Michigan proposal may allow voters to decriminalize marijuana

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A new proposal, if passed by voters, would give people in Michigan the ability to use marijuana for recreational purposes.

Currently, it is illegal for people in Michigan to possess marijuana unless they are permitted to use it for medical purposes. According to CBS Detroit, a proposal that will decriminalize marijuana in Michigan and make it legal for residents to grow their own plants will soon be reviewed by the State Board of Canvassers. If the language in this proposal is approved, organizers would then need to collect 300,000 voter signatures who support decriminalizing the possession of marijuana. After this occurs, this issue could appear on the ballot to be voted upon in November of 2016.

The Proposal's Specifics

If voters approve the use of recreational marijuana, Michigan would become the fifth state in the country to defy federal laws that prohibit marijuana use. As of right now, Colorado, Oregon, Alaska and Washington have all legalized recreational marijuana. If this proposal is passed, it would also dictate how marijuana is used in the state. For example, according to CBS Detroit, this proposal:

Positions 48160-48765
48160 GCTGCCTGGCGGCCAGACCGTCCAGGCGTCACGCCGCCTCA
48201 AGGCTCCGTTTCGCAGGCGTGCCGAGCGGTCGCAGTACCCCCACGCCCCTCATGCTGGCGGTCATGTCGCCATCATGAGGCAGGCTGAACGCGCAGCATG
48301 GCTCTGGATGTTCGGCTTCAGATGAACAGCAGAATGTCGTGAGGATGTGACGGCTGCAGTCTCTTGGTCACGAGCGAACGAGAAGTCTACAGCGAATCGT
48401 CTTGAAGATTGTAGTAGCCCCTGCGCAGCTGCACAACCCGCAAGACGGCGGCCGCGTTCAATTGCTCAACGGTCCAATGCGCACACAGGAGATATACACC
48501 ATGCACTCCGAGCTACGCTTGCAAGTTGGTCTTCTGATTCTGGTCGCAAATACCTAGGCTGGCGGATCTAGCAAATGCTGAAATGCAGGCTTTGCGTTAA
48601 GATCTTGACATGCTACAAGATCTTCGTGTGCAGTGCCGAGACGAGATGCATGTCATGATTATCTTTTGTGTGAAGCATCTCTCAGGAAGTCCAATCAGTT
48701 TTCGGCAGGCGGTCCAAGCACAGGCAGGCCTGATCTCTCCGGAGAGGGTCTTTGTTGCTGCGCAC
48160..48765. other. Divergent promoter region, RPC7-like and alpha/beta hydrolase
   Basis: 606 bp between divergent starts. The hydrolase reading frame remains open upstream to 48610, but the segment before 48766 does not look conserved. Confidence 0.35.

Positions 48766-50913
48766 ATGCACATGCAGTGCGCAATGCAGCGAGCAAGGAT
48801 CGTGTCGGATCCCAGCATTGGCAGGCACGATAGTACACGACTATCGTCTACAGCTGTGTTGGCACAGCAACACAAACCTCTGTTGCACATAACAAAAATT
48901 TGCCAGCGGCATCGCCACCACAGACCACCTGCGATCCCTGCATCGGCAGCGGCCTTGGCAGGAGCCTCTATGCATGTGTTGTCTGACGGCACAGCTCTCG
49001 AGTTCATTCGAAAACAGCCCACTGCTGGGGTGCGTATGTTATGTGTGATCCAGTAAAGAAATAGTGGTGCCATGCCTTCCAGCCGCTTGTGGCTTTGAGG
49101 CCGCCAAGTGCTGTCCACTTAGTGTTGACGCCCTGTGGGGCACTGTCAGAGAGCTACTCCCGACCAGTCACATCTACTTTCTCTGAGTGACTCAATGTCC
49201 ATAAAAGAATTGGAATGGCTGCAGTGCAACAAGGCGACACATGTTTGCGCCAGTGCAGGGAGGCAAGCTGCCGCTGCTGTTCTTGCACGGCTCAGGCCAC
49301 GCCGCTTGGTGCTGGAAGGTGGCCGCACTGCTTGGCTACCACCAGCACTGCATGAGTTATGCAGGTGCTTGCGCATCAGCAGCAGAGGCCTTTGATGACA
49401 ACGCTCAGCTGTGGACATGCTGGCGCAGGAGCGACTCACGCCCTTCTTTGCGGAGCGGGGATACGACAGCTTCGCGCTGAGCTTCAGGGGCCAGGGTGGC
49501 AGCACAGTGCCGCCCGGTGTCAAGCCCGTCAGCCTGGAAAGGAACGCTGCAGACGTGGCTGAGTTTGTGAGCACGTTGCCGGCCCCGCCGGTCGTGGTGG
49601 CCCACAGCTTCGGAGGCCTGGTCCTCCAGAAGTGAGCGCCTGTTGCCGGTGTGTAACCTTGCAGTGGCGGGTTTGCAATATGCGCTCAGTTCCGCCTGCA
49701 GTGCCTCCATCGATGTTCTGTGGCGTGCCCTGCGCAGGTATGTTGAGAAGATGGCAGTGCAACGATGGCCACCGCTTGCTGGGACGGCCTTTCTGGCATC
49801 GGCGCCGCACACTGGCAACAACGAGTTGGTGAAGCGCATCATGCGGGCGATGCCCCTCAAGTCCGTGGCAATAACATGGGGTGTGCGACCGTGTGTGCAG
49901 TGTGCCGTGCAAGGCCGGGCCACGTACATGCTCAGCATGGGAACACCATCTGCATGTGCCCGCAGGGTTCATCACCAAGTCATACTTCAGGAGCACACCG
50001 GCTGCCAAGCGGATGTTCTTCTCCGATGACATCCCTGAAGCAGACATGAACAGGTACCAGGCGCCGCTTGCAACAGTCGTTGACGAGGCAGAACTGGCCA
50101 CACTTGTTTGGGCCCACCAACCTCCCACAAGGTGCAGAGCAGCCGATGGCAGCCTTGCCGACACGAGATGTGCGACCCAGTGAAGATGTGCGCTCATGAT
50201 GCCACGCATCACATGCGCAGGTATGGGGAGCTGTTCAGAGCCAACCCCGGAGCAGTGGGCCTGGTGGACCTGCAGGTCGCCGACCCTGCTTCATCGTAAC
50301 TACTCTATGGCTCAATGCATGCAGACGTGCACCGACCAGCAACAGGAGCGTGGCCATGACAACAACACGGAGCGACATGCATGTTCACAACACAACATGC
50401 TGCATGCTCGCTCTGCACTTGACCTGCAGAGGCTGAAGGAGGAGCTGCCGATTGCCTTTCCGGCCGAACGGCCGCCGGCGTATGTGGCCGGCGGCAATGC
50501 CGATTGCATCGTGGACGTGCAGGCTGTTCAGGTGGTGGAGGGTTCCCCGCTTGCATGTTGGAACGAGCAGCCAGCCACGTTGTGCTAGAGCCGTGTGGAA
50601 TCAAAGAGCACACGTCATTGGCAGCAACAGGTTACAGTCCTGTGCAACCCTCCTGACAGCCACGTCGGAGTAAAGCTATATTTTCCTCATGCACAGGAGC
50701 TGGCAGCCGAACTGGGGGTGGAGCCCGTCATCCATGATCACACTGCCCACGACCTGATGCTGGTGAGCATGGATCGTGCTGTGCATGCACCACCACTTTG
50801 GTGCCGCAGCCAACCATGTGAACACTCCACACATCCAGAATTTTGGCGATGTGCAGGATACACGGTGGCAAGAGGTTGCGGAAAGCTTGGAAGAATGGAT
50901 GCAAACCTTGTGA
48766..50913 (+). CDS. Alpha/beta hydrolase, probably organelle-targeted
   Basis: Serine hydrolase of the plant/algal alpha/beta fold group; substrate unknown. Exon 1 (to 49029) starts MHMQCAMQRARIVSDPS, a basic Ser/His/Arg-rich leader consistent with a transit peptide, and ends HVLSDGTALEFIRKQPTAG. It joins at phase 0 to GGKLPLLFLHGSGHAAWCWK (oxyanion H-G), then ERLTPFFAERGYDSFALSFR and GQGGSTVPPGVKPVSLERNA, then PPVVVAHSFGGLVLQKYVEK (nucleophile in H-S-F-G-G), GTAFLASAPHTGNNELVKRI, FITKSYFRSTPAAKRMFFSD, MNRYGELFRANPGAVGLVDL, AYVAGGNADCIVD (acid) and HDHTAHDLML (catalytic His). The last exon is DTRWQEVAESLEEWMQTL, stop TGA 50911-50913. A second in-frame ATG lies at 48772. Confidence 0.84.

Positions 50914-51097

• Prohibits people from using marijuana in public
  • Creates a Cannabis Control Board that would license commercial and home growers who want to cultivate marijuana
  • Makes it illegal for anyone under the age of 21 to possess marijuana

Under this proposal, the power to decide at what rate to tax marijuana is given to the state. Additionally, any proceeds from the sale of this drug would go to public health, public safety and education. It is estimated that marijuana taxation in Michigan could generate as much as $200 million on an annual basis.

Several communities in Michigan have already passed marijuana decriminalization measures. However, these communities are at risk of conflicting with Michigan's current ban on the possession of marijuana.

Current Penalties

Those who illegally possess marijuana in Michigan are subject to criminal charges associated with serious penalties due to this drug's status as a Schedule 1 controlled substance, states the Michigan Legislature. The possession of marijuana is also considered a misdemeanor offense. When a person has marijuana in his or her possession, he or she may have to pay a fine that does not exceed $2,000 and spend up to a year in prison.

Turn To An Attorney

Those in Michigan who are arrested for possessing marijuana or another controlled substance may worry about how a potential conviction could affect their daily life. If you were recently arrested on drug possession charges, turn to an attorney to determine what your legal rights are at this time.

Keywords: drug crime, penalties, charges